The Political Economy of Financing Scottish Government

The Political Economy of Financing Scottish Government

Considering a New Constitutional Settlement for Scotland

Studies in Fiscal Federalism and State–local Finance series

C. Paul Hallwood and Ronald MacDonald

Can the UK survive widespread dissatisfaction in both Scotland and England with the financing of public spending by Scotland’s parliament? This timely book explains how fiscal autonomy could raise economic growth and efficiency in Scotland – to the benefit of both Scotland and the rest of the United Kingdom. The authors discuss how other reform proposals – which amount to cutting Scotland’s block grant – would fail as they would not be seen in Scotland as legitimate. They conclude that fiscal autonomy would be accepted as it reduces Scotland’s democratic deficit in public spending, and would go a long way toward reducing vertical and horizontal imbalances in the UK.

Chapter 8: Fiscal Devolution in Some Other Countries

C. Paul Hallwood and Ronald MacDonald

Subjects: economics and finance, public finance, regional economics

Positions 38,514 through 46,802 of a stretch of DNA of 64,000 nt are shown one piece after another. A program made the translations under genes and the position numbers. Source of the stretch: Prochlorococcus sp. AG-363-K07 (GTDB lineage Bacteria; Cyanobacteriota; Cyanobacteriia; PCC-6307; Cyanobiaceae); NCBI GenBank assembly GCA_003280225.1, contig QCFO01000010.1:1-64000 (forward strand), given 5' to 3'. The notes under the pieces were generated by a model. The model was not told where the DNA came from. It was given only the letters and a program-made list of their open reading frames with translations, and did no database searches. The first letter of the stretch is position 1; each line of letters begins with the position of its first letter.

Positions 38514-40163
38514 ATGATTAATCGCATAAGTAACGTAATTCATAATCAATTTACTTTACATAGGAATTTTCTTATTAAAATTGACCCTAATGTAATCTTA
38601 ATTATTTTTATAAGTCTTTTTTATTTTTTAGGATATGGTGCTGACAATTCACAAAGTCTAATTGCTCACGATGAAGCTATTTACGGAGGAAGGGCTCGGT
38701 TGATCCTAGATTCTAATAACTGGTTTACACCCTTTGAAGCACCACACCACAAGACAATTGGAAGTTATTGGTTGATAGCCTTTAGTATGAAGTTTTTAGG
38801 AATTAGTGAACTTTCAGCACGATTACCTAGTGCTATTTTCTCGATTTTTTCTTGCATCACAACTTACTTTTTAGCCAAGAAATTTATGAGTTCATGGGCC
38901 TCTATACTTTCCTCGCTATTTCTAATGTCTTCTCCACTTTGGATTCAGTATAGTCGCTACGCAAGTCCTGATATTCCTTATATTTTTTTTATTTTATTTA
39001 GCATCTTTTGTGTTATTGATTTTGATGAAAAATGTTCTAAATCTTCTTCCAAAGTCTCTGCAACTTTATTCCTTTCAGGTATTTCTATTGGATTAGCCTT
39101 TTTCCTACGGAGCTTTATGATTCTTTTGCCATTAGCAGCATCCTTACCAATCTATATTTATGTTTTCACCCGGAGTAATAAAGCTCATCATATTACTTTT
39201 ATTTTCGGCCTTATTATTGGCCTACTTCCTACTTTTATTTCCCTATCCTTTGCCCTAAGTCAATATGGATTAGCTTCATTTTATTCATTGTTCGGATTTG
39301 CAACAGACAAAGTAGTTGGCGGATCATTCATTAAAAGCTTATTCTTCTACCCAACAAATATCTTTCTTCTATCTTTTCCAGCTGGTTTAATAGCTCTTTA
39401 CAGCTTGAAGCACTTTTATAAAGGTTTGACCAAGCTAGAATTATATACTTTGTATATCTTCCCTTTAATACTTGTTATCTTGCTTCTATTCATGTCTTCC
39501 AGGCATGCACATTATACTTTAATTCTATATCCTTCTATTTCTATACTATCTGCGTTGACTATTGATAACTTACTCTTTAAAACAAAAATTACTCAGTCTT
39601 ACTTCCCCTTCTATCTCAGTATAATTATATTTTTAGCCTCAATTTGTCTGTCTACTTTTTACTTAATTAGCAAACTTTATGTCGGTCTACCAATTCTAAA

For comparative purposes, this chapter presents an overview of the fiscal federalism experience in other countries. We look at how the issue of the vertical imbalance of fiscal structure is addressed in other European countries and then we go on to look at how fiscal federalism works in federal countries. SUB-CENTRAL GOVERNMENT IN OTHER COUNTRIES About 60 per cent of public expenditure in Scotland already has been devolved to the Scottish Executive. The devolution of expenditures on health, education, housing and community amenities, social security and welfare, and general public services to sub-central governments (SCGs) is common in many EU countries – though not all together in any single country.1 As many of these expenditure categories have also been devolved to Scotland, in broad outline, the division of expenditure responsibilities is not so controversial. This, however, cannot be said of the division of taxing powers between sub-central government (SCG) and central government (CG) in the UK – a division that differs a good deal from that in many other European Union and non-EU countries. It has been pointed out that: there has in recent years been a growing literature on the arrangements in individual countries and on comparisons between them, and the resulting exchange in ideas produced by this literature has itself played a part in the evolution that can be observed in several countries. (OECD, 2002, p. 12) So what can the UK learn from international practices? Table 8.1 shows the composition of SCG revenues in eight EU countries, divided into...

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